There’s no need to fear weight training. Here are 5 reasons why more women should take up weight training…

Even in the age of #thisgirlcan, the vast majority of women still avoid weight training. Unfortunately, many women still believe that lifting weights will make them look overly muscular, while others fear the intimidating masculine culture that seems to reign over the weights area at the gym.

But, there’s no need to fear weight training. Cardio, aerobics, yoga and pilates are all great forms of exercise — but for a complete regime that will challenge, condition and tone the whole body, you need to incorporate some form of resistance training, too. Anyone can start, and it’s a vital part of building a strong, healthy body.

weight traning

In this article, we’ll break down some of the myths surrounding women and strength training, as well as talk about just a few of the many benefits that lifting can have on your health, strength and confidence. Read on to learn more.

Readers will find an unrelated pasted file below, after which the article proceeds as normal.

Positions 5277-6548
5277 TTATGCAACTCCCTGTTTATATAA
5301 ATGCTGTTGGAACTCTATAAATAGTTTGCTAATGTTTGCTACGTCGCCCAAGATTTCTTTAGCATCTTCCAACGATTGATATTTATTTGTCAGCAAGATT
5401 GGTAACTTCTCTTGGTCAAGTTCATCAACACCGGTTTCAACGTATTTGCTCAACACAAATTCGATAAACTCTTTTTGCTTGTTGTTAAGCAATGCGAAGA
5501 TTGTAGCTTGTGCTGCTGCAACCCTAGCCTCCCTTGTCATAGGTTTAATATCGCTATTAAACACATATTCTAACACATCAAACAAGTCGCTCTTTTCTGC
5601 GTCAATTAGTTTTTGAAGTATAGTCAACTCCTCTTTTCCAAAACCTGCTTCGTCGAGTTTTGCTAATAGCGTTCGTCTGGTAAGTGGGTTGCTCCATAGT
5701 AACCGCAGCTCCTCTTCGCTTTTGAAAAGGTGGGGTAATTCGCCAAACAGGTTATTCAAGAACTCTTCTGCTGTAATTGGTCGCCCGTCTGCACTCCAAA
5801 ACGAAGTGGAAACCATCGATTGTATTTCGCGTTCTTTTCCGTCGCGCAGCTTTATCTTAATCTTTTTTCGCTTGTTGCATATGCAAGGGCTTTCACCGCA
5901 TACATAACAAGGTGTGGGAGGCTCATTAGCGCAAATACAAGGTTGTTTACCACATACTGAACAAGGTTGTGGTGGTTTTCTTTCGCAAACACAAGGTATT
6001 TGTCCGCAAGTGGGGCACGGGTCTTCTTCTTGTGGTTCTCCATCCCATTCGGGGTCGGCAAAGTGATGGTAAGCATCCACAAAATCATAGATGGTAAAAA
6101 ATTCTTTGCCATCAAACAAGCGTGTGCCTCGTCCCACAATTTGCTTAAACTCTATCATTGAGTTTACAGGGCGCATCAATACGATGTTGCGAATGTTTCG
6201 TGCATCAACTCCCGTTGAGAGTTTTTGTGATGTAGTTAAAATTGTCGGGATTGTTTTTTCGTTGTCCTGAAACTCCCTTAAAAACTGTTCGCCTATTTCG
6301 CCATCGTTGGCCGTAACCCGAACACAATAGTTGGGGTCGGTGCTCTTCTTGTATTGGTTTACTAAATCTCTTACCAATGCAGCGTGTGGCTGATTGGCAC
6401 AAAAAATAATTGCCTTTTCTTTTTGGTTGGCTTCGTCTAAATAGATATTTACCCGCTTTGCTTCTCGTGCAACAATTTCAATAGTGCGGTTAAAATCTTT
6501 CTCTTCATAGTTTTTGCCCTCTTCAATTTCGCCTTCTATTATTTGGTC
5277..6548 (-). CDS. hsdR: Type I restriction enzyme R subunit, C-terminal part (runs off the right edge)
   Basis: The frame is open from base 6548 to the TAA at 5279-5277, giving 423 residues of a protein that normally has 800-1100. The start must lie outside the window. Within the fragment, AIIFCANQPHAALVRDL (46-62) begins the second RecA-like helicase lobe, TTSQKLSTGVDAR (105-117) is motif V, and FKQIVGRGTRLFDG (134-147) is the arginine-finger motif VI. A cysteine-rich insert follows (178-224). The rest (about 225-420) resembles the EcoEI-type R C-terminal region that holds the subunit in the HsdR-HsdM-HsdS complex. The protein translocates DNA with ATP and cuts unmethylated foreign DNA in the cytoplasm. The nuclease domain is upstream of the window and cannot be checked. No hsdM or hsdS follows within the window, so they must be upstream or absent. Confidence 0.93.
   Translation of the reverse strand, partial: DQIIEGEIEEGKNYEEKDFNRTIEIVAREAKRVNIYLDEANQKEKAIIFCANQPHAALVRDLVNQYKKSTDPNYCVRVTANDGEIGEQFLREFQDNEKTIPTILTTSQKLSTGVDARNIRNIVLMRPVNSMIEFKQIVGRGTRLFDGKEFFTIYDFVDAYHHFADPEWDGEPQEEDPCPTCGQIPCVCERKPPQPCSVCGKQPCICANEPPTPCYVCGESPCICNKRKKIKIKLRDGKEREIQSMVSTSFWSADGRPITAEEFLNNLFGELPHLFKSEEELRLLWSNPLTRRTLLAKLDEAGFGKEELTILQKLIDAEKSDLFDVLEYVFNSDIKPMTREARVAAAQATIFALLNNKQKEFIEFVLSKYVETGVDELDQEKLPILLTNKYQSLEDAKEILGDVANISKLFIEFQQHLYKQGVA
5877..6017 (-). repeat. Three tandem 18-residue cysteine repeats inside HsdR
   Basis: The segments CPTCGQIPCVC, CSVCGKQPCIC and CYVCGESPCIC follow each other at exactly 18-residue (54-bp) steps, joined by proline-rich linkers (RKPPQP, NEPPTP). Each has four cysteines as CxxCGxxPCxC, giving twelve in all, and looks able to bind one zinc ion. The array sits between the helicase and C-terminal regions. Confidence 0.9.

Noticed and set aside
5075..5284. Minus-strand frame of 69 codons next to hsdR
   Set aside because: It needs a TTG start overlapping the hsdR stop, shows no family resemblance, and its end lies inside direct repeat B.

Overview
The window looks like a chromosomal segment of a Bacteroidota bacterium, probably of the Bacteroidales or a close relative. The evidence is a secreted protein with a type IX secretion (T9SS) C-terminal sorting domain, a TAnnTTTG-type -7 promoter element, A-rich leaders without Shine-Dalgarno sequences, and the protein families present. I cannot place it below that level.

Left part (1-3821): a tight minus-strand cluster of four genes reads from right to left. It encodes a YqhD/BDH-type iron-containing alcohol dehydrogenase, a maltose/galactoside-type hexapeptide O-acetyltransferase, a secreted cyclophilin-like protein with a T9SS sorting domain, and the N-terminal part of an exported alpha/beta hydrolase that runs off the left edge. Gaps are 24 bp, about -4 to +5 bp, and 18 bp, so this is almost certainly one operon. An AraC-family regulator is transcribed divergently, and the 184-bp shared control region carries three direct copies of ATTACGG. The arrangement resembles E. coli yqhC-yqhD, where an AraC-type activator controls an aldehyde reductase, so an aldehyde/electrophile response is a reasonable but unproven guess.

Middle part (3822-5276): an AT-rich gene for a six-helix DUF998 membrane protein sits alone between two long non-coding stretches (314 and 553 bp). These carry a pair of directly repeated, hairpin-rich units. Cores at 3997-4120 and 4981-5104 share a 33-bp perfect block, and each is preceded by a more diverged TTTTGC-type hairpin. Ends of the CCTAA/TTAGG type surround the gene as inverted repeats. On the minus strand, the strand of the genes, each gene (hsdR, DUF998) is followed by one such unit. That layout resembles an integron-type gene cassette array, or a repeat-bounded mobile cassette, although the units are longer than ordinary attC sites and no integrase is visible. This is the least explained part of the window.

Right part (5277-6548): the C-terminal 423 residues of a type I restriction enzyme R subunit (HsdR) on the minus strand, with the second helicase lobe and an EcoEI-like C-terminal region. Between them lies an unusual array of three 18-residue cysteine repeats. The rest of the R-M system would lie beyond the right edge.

It won’t make you bulky (unless you’re ready to work hard at it)

Women weight traning

Without a doubt, the single biggest misconception that keeps women away from the free weights area at the gym is the false belief that lifting heavy weights will make them look bulky. But, this simply isn’t true: while training with weights will make your muscles stronger, leaner and more toned, they are not going to get bulkier. The reason? It’s all down to our hormonal make-up. Testosterone controls muscle growth and, because women tend to produce much less testosterone than men, they’re much less likely to bulk up, even if they train regularly.

Of course, it’s still possible to achieve a sculpted body-builder’s physique — many women do, with great success. But it requires an intense diet and training program, so it’s highly unlikely that you’ll bulk up unless you’re completely determined.

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You can build your confidence at home

weight traning